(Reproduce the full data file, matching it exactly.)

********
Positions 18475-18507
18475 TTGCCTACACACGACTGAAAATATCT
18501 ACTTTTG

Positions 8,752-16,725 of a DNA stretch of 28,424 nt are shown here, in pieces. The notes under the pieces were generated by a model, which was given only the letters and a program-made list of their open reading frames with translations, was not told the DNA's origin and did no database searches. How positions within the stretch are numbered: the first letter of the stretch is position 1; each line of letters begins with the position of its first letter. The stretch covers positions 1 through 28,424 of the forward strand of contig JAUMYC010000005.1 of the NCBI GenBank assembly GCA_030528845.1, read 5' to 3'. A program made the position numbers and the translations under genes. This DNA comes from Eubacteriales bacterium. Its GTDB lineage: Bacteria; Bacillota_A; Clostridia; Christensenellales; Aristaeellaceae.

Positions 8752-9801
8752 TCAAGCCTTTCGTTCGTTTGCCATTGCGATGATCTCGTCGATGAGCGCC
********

Positions 18475-18507
18475 TTGCCTACACACGACTGAAAATATCT
18501 ACTTTTG

Positions 8,752-16,725 of a DNA stretch of 28,424 nt are shown here, in pieces. The notes under the pieces were generated by a model, which was given only the letters and a program-made list of their open reading frames with translations, was not told the DNA's origin and did no database searches. How positions within the stretch are numbered: the first letter of the stretch is position 1; each line of letters begins with the position of its first letter. The stretch covers positions 1 through 28,424 of the forward strand of contig JAUMYC010000005.1 of the NCBI GenBank assembly GCA_030528845.1, read 5' to 3'. A program made the position numbers and the translations under genes. This DNA comes from Eubacteriales bacterium. Its GTDB lineage: Bacteria; Bacillota_A; Clostridia; Christensenellales; Aristaeellaceae.

Positions 8752-9801
8752 TCAAGCCTTTCGTTCGTTTGCCATTGCGATGATCTCGTCGATGAGCGCC